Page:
House prices rose by 0.8% during January as values bounced back, following the pre-Christmas snow disruption.
Mortgage giant Halifax says the average cost of a home in Britain went up to £164,173 last month, but this follows a 1.3% plunge in December as snowed-in buyers stayed away from the market.
On an annual basis, house prices were 2.4% lower in January, as measured by the average of the latest three months against a year earlier (see the Free House Price Valuation guide).
The falls are still far from the hefty declines in 2008, when the credit crunch saw quarterly drops of 5% to 6%.
Its quarter-on-quarter measure of house prices, seen as a smoother indicator of market trends, registered a drop of 0.7%, according to the group.
Halifax says 2011 house prices will be constrained by consumer caution, with spending cuts and tax hikes hitting confidence.
But it notes fewer sellers coming to the market would help support prices by shifting the demand and supply balance.
Martin Ellis, Halifax housing economist, says: "The prospects for the market in 2011 are closely aligned with the performance of the wider economy. Consumer confidence has fallen recently, partly as a result of nervousness about the economic outlook.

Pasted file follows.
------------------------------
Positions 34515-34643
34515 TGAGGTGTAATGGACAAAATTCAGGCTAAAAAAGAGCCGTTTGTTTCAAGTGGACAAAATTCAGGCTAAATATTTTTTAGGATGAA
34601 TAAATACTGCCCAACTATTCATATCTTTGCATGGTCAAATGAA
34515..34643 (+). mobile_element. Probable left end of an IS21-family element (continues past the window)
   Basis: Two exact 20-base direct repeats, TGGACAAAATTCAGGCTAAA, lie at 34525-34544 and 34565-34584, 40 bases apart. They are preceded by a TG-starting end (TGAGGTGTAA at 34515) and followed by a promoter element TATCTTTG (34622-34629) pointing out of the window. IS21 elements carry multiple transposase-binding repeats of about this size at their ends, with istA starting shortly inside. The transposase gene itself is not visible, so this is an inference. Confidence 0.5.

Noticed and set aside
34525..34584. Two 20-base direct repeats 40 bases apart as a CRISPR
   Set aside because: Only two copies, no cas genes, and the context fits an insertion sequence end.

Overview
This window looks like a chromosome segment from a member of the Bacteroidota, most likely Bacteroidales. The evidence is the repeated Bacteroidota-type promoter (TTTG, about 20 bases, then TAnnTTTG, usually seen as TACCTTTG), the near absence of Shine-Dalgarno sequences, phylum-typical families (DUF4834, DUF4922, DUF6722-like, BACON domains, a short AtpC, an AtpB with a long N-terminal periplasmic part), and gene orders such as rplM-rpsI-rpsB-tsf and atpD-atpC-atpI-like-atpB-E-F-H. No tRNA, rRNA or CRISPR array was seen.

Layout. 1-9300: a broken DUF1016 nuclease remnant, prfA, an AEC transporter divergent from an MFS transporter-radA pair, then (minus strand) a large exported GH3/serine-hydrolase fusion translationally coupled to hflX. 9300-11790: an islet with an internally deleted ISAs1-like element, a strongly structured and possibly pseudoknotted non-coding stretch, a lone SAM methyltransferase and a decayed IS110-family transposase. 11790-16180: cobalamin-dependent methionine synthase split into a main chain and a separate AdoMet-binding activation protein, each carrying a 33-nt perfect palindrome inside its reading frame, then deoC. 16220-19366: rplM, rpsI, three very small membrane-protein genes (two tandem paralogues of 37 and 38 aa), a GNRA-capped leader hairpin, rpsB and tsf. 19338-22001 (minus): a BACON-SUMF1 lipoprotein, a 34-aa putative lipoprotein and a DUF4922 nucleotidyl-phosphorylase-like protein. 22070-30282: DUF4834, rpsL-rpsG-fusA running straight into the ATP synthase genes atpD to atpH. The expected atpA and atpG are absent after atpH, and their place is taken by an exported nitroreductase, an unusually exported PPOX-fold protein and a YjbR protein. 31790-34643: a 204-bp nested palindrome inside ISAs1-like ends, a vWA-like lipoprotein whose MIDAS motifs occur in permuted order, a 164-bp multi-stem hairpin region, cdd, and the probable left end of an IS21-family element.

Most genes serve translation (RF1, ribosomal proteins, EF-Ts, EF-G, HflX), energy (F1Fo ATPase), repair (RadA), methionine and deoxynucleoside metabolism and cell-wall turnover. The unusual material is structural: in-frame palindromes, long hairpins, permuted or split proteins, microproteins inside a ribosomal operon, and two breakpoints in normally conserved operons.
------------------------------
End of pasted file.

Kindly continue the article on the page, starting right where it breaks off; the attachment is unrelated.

"On a positive note, there have been further signs that the recent downward trend in prices is causing homeowners to be more reluctant to put their properties on the market. This development should help to relieve downward pressures on prices as long as it is sustained."
Recent lending figures from the Bank of England reveal a dearth of mortgages taken out, with 2010 lending falling to its lowest level since records began in 1987.
Howard Archer, chief economist at IHS Global Insight, says today's rise in house prices was unexpected, coming after rival lender Nationwide reported a 0.1% month-on-month fall in January.
He says the hike was partly a correction after the fall in December, adding: "The 0.8% rise in house prices in January does not materially change our view that house prices are likely to fall by around 5% in 2011 and will end up declining by some 10% from their 2010 peak levels."
Speculation that the Bank of England may be forced to raise interest rates to combat soaring inflation is also expected to hit house prices, according to Archer.
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